from many cameras; control pan tilt and zoom; select a variety of detections
using analytics; manage storage; set up alerts on certain activities and
detected behaviors; and create reports about those alerts. Simply put, you’d want a system that
For the full Review Summary:Download DreamerGear Aimetis Symphony
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What We Loved: Integration & Support for many different cameras
What We Didn't: Poor reporting and incident management tools
Overall Score: 3.5 out of possible 5
Milestone Systems is the video management company with the
fastest growing brand recognition.
I rarely hear an integrator or end user talk about surveillance video
management without Milestone being mentioned. The company’s XProtect Analytics
is enjoying the same buzz largely because of the effective marketing and press
exposure to the system. For me, it was Milestone that put the concept of video
management merged with analytics management on the map. So of course I had high expectations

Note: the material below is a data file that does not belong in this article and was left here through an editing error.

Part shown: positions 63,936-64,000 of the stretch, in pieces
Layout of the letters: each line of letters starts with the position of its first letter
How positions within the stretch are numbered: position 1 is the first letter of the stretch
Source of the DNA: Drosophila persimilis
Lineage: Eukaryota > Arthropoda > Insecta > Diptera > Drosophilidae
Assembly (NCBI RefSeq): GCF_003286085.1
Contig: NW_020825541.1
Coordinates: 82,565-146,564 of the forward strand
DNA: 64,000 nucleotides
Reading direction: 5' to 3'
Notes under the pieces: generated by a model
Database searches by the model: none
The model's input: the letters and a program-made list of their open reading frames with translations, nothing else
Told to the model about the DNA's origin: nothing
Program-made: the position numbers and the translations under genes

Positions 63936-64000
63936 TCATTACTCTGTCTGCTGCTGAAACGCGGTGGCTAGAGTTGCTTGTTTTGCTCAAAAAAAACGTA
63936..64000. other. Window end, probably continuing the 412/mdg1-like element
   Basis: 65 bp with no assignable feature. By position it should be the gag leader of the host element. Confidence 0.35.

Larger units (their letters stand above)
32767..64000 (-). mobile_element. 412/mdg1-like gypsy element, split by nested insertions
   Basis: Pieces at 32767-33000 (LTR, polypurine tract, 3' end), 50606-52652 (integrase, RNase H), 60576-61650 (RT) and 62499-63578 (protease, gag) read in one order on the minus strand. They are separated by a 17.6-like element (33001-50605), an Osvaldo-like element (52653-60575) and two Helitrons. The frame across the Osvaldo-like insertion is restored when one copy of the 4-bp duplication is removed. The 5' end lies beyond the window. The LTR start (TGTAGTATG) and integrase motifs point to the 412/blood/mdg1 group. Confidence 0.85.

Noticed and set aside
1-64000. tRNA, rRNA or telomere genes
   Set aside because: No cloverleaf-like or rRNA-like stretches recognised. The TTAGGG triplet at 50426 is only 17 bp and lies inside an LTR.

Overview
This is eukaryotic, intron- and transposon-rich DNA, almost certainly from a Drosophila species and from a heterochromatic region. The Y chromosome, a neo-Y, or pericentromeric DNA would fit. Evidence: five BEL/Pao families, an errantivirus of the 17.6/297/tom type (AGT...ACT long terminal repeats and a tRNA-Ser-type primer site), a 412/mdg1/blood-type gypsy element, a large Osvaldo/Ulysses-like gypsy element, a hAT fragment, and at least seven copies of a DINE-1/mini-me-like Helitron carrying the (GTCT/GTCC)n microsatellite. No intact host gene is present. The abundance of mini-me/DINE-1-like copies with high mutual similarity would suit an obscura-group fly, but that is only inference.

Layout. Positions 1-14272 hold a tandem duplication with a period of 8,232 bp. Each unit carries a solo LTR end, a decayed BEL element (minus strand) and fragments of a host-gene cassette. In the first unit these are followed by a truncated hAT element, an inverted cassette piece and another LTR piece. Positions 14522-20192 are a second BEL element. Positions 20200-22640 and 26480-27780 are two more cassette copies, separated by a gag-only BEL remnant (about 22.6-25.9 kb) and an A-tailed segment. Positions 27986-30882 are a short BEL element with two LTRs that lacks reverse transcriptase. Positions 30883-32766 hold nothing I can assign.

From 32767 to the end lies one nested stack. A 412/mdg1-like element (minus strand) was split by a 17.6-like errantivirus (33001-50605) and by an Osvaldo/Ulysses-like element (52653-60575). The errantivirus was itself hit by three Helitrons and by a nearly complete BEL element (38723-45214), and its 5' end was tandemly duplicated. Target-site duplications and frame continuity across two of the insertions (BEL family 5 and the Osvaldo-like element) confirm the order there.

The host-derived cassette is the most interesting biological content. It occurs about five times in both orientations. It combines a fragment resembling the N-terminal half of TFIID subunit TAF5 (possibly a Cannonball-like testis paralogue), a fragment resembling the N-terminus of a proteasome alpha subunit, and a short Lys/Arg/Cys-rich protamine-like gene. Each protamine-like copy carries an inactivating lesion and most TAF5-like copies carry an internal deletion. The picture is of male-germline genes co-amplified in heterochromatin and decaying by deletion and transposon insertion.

when I evaluated the product.
For the full Review Summary: Download DreamerGear Milestone XProtect
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What We Loved: Powerful
and professional look and feel
What We Didn’t:
Too many separate products to get full functionality
In general, our entire experience using and testing Verint Nextiva
to manage both video and video analytics was positive. Nextiva has the power and capability to
handle video management and analytics deployments from moderate sizes to the
very largest. It is obvious that
Verint put a lot of thought into every aspect of the product architecture and
design with, among other benefits, a very usable graphical interface and
excellent product support.
For the full Review Summary: Download DreamerGear Verint Nextiva